for single- or biwiring, rise from the rear skirt of the base.
The drive-units are arrayed vertically, with TAD's signature Coherent
Source Transducer (CST) coaxial driver at the top: a 5½" magnesium
midrange cone surrounding a 13/8" beryllium-dome tweeter. Magnesium and
beryllium are extremely light and stiff; together, these two drivers
provide a single-point source for all frequencies from 250Hz to 100kHz,
per TAD. Below this driver are two 7" woofers with layered Aramid
diaphragms. The coaxial driver is protected from curious fingers by a
fixed scrim of what appears to be a fine, open weave of synthetic fiber.
The woofers have removable covers.
All of these features are reminiscent of the Reference One and the
S-1EX. The tweeter elements are the same in all, but the diaphragm
material of the midrange driver is magnesium in the TAD-E1, beryllium in
the Reference models. The midrange is also smaller. "Since magnesium is
not as stiff and light as beryllium," said Jones, "the cone resonance
would be at a lower frequency. By going to a smaller cone, we manage to
put the cone breakup frequency back up higher, though not as high as the
CR1 and R1 beryllium cone." That said, the Evolution One exudes the
same quality of design and construction as its Reference brothers.
An hour after the Evolution Ones were delivered,
Andrew Jones arrived to set them up. He first put them precisely where
my main reference speakers sit. Then he hooked up his laptop to the
Mytek Stereo192-DSD DAC via an AudioQuest Carbon USB cable. The Mytek's
XLR outputs were routed to a Parasound Halo JC 2 BP preamplifier and, in turn, to a Halo A 31 three-channel power amp, bypassing my usual Meridian 861 digital
processor. Then came the fun. As we tweaked the positions and toe-in
angles of the TAD-E1s, Jones played lots of tracks, many of which would
be familiar to those who've attended his entertaining show demos.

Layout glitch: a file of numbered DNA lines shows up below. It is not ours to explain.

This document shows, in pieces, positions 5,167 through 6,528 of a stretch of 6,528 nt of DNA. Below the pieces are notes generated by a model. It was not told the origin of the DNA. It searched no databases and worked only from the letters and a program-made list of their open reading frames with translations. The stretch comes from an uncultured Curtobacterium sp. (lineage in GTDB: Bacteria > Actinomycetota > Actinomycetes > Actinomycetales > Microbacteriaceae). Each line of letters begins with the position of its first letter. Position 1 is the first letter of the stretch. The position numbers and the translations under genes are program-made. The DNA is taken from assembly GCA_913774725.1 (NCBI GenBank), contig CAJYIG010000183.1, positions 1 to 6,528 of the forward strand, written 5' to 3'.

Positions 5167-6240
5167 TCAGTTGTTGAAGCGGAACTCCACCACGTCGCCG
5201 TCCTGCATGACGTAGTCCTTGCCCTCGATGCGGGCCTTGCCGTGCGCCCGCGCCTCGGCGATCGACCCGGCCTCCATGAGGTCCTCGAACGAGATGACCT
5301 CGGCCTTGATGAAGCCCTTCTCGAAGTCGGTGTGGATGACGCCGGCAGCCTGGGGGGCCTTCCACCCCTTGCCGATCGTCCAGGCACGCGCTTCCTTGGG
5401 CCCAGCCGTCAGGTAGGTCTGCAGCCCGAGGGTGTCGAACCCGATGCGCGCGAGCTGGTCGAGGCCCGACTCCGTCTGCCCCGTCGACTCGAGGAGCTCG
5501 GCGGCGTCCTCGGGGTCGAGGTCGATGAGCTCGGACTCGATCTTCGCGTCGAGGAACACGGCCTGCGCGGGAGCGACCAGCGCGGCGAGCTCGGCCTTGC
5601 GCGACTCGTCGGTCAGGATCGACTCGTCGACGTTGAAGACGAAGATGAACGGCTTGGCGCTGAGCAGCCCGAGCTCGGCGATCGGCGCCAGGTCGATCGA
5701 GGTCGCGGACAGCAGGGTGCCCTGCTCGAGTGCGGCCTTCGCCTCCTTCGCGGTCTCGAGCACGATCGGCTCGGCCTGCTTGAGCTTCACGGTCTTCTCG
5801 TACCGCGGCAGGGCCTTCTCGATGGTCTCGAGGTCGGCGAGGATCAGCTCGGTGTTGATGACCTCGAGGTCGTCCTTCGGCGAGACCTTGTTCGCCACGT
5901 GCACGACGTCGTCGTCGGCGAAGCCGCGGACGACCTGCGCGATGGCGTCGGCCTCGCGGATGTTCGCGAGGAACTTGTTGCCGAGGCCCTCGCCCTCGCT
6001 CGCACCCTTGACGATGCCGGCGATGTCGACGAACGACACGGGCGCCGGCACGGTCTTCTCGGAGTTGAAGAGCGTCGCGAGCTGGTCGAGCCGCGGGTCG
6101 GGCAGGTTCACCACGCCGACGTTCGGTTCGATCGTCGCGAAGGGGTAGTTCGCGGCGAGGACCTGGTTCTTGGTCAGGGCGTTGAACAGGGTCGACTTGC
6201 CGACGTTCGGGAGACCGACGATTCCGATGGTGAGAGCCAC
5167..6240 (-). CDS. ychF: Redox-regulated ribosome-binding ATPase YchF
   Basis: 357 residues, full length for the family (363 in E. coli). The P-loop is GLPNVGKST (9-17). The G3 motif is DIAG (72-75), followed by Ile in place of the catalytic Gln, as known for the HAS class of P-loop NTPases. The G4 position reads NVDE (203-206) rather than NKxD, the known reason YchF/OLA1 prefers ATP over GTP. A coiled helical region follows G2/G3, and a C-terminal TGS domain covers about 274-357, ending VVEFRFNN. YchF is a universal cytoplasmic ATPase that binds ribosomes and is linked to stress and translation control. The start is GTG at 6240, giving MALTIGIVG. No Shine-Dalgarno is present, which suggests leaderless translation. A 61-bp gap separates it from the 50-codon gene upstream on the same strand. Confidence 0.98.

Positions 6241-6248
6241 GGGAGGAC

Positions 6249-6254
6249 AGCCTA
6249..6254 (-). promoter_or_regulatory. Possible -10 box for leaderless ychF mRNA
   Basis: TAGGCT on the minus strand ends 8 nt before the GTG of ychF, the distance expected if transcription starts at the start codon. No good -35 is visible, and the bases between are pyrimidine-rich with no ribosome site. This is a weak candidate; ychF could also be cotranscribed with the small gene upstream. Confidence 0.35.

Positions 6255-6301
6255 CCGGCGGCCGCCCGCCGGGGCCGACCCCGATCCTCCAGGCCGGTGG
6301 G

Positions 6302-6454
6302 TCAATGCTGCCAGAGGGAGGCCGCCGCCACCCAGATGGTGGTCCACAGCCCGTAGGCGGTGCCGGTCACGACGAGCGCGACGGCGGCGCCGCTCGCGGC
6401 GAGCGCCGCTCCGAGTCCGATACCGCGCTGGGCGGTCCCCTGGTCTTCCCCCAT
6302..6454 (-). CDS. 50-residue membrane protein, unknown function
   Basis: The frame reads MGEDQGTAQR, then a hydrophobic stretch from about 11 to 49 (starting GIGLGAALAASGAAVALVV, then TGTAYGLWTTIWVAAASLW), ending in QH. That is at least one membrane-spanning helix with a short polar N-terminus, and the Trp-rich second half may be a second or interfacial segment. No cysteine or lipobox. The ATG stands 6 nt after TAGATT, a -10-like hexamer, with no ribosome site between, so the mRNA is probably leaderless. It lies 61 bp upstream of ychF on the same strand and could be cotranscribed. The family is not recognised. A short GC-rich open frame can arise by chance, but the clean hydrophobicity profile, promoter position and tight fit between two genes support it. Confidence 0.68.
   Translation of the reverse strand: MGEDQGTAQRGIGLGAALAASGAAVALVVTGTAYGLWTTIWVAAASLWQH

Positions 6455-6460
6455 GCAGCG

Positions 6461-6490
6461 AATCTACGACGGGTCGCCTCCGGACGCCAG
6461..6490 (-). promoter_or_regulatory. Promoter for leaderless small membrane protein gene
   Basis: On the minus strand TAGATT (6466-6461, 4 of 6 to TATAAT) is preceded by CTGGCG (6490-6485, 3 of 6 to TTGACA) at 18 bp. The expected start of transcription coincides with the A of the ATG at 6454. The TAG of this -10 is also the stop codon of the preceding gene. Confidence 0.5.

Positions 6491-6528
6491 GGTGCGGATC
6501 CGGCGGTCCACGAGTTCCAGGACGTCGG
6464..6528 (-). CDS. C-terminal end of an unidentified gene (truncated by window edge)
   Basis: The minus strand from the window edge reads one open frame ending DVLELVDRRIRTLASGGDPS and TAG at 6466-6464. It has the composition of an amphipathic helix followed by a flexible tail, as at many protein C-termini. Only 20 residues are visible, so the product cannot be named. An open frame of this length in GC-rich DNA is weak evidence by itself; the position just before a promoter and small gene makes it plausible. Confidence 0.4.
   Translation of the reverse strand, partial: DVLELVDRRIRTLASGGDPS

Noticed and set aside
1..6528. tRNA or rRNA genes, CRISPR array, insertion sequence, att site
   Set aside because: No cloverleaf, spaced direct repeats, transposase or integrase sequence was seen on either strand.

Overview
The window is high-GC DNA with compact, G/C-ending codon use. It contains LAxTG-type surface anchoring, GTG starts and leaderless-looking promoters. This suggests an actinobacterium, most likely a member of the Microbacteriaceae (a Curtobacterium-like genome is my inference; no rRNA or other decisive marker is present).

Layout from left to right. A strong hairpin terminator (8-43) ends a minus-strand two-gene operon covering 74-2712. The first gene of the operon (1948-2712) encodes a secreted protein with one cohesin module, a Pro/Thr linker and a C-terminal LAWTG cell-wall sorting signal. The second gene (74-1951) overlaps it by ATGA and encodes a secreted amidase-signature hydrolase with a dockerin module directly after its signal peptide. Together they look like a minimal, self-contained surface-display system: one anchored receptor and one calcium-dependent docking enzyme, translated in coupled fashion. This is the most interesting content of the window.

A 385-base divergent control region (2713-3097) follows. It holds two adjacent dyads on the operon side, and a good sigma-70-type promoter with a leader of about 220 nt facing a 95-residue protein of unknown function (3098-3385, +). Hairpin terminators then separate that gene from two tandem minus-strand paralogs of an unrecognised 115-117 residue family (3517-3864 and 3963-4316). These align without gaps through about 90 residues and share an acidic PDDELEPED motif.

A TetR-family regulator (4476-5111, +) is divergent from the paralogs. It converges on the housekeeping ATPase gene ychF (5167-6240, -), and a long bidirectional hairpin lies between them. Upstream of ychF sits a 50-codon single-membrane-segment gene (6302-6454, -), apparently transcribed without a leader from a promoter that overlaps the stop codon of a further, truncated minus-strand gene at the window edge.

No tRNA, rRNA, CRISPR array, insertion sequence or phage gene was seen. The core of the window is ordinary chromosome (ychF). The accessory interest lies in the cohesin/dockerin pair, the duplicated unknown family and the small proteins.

Finally, as his favorite Boz Scaggs cut, "My Funny Valentine," played
over and over, he finished. I hope he was happy with the final setup. I
After Jones's departure, I began my casual
cohabitation with the Evolution Ones—I prefer to let a speaker begin the
conversation before I move on to a more rigorous interrogation. The
sound was warm and rich, with extended bass and, at first, a reticent
treble, with little airiness. The reticence diminished as I turned up
the volume and found myself focusing on the copious detail and depth I
was hearing throughout the audioband. The soundstage was seamless and
very wide; sounds variously emerged from points just inside, at, or
outside the positions of the speakers, as well as from all points
between them. Even when I stared directly at one of the TADs, I could
never force myself to perceive what I was hearing as coming directly
from the speaker. If that isn't an example of a "disappearing"
loudspeaker, I don't know what would be.
The TAD-E1's bottom end was very full and tight at all volume levels.
Indeed, I could listen at very low levels without the bass ever drying
up; the overall sound thus retained a sense of presence and fullness.
For example, with "No Sanctuary Here," from Chris Jones'sRoadhouses & Automobiles (CD,
Stockfisch SFR 357.6027.2), I could not only follow individual voices
in the refrain, I could distinguish them spatially, and separately from
the bass drone, and at all reasonable volume levels. I evaluated the
TAD's low-end extension by listening to the pedalwork of organist Bram
Beekman on his Toccata (SACD/CD, Pentatone PTC 5186 003); the
speaker's bass wallop by paying particular attention to the timpani and
bass drum in Britten's Four Sea Interludes, with Carlos Kalmar
and the Oregon Symphony (SACD/CD, Pentatone PTC 5186 471). Both were
quite remarkable for a speaker of this size. Heck, for music, I wouldn't
have much use for a subwoofer with the Evolution Ones.
The TAD-E1's midrange continued to impress me, particularly with its
ability to present convincingly natural reproductions of voices in a
recording's acoustical context and perceptually distinct from the
speaker positions. I have two favorite reference recordings for testing
this. Every audiophile knows the Philips recording of Ariel Ramirez's Misa Criolla,
conducted by José Luis Ocejo and with tenor José Carreras, particularly
in its XRCD reissue (CD, First Impression LIM K2HD 40). Through the
Evolution Ones, I felt that Carreras was not only singing from just
right of center and a few feet back, but that his voice had a fullness
and presence often heard only with mono-miked or front-and-center
voices. My other example is a lovely solo by mezzo-soprano Marianne